LIVE: “Jazz in the Key of Dylan” @ Caffe Lena, 8/19/17
My protracted search for a parking space reminded me why I don’t come up to Saratoga Springs when it’s in the throes of flat-track season; the six-block walk from my car to Caffe Lena only exacerbated my irritation at all things turista. Then again, tourists can serve a useful purpose: In this case, they helped pack the fabled folk venue’s new location for “Jazz in the Key of Dylan,” a daring concept from emcee-musician-show organizer Michael Eck.
Eck has been creating tributes to Bob Dylan for a number of years now, but although his opening remarks focused on how he’s always wanted to put the legendary singer-songwriter’s music through a jazz filter, this show would be his first attempt. While converting Dylan’s music to jazz is not unprecedented, it’s always been through rock that his compositions have really thrived. Nevertheless, Eck pulled some of Greater Nippertown’s best jazzers together for this event, and the results were both surprising and invigorating.
There was a bit of surrealism attached to this evening for me – not because of the music, but because of Caffe Lena’s new home on the second floor of one of the Springs’ many new office-condo structures. The old location’s brick-lined staircase still leads you up to the performance space, and elements of Lena’s long-time decorations are interspersed around multiple areas of the club. However, the club’s hardwood floors, bright red paint and baby-blue stage background was less Saturday Night Hootenanny and more Karaoke Night at the Marriott. You got the sense the space was designed by committee, with every member getting one thing they wanted. At least the club’s old upright piano survived – still up against the back of the miniscule stage, so whoever played the piano got no face time with the audience whatsoever.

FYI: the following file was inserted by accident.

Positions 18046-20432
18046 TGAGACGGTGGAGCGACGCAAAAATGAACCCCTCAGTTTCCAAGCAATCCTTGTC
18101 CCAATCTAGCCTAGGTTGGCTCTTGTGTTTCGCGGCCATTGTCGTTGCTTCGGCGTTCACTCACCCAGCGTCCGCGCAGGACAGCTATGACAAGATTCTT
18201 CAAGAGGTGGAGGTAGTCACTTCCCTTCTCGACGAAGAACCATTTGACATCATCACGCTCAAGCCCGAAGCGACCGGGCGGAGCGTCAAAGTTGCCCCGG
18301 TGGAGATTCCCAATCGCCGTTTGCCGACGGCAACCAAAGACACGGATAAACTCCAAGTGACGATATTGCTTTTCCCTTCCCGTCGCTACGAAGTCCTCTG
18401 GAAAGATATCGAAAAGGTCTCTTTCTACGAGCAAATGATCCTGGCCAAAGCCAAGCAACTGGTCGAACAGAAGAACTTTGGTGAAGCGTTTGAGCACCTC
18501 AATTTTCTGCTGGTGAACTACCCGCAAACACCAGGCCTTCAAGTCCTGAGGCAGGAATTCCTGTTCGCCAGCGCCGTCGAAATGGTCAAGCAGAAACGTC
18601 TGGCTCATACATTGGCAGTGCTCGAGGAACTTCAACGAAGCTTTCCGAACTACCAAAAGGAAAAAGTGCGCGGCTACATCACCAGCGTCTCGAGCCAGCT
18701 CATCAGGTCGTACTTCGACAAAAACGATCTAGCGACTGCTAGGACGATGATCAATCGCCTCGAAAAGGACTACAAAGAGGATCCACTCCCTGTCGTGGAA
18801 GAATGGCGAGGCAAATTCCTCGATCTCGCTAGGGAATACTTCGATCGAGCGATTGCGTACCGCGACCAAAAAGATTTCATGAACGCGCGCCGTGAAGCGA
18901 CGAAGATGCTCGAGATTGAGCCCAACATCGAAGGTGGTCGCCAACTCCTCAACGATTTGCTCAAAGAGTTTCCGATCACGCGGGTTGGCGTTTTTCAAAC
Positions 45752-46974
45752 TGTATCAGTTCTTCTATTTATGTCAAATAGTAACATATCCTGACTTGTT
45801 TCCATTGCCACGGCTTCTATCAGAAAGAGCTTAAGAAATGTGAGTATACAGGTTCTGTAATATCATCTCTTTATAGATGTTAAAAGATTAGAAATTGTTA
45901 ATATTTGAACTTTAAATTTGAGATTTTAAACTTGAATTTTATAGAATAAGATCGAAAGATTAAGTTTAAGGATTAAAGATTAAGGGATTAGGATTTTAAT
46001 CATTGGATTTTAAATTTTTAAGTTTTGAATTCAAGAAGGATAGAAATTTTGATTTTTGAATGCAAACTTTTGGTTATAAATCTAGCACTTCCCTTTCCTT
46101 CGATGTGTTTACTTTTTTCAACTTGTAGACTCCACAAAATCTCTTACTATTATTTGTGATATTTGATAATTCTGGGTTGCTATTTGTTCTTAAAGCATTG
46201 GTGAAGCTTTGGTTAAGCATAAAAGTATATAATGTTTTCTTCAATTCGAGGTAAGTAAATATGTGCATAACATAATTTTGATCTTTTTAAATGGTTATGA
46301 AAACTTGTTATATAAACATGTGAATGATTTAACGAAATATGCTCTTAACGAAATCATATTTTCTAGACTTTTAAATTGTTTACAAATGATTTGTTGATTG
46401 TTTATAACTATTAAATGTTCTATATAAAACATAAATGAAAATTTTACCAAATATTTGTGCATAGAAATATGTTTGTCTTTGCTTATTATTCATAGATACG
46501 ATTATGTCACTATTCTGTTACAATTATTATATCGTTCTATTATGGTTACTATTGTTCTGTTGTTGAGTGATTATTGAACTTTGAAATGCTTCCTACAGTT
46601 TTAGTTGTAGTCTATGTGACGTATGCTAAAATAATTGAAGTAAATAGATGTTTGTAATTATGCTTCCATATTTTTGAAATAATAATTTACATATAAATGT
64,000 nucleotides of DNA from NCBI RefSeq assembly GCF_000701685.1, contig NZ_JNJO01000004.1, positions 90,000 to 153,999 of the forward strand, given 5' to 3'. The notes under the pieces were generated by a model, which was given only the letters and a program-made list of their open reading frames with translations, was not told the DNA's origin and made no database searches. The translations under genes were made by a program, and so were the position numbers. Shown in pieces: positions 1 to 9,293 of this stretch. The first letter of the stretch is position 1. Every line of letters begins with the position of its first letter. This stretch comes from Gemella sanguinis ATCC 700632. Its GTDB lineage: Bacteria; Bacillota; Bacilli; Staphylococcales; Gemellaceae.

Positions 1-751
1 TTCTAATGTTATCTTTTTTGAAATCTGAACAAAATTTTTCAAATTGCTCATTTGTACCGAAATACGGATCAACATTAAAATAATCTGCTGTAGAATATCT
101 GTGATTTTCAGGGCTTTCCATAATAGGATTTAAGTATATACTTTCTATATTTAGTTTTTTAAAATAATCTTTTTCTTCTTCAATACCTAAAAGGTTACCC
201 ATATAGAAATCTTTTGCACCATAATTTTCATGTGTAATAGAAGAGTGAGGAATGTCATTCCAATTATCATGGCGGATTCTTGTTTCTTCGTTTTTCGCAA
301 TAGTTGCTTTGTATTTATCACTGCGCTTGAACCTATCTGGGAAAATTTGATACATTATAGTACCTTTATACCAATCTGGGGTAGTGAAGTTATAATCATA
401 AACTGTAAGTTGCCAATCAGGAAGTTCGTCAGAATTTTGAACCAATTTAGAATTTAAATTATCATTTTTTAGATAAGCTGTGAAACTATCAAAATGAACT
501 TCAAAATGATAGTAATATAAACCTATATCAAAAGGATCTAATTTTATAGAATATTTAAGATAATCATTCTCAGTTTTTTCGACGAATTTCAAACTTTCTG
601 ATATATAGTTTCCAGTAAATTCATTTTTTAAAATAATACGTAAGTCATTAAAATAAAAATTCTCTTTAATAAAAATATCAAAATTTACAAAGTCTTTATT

All that said, things got seriously coffeehouse when Eck read a section from Dylan’s “11 Outlined Epitaphs” while Keith Pray played extemporaneous alto sax underneath him. Eck would preface each set with a Dylan-related reading while a member of each band backed him up. While all the reading/soloist moments were both interesting and fun, my favorite was when the Arch Stanton Quartet’s Roger Noyes played eerie pedal-steel guitar under Eck’s delivery of Dylan’s acceptance speech for the 2015 MusicCares Man Of The Year Award.
Starting a musical evening with one of Pray’s various musical creations is never a bad thing, and the altoist-educator brought some of his longtime collaborators to Lena for a tight four-tune set, starting with a waltzing take on “Blind Willie McTell” and finishing with a terrific reggae reboot of “I Shall Be Released.” Kevin Grudecki’s loping guitar moved the latter tune from the mournful to the celebratory, and pianist Scott Bassinson injected a healthy dose of gospel to “Lord Please Protect My Child.” Pray’s choice to do four songs ran up against the evening’s time constraints, so each piece seemed frustratingly truncated, particularly Pray’s righteous arrangement of “Masters Of War.” Despite that, his usual teeth-bared attack – supported by drummer Bob Halek and bassist Bobby Kendall’s stellar foundation – galvanized the full-to-bursting house, letting us all know that any we could throw all guesstimates about this evening right into the trash.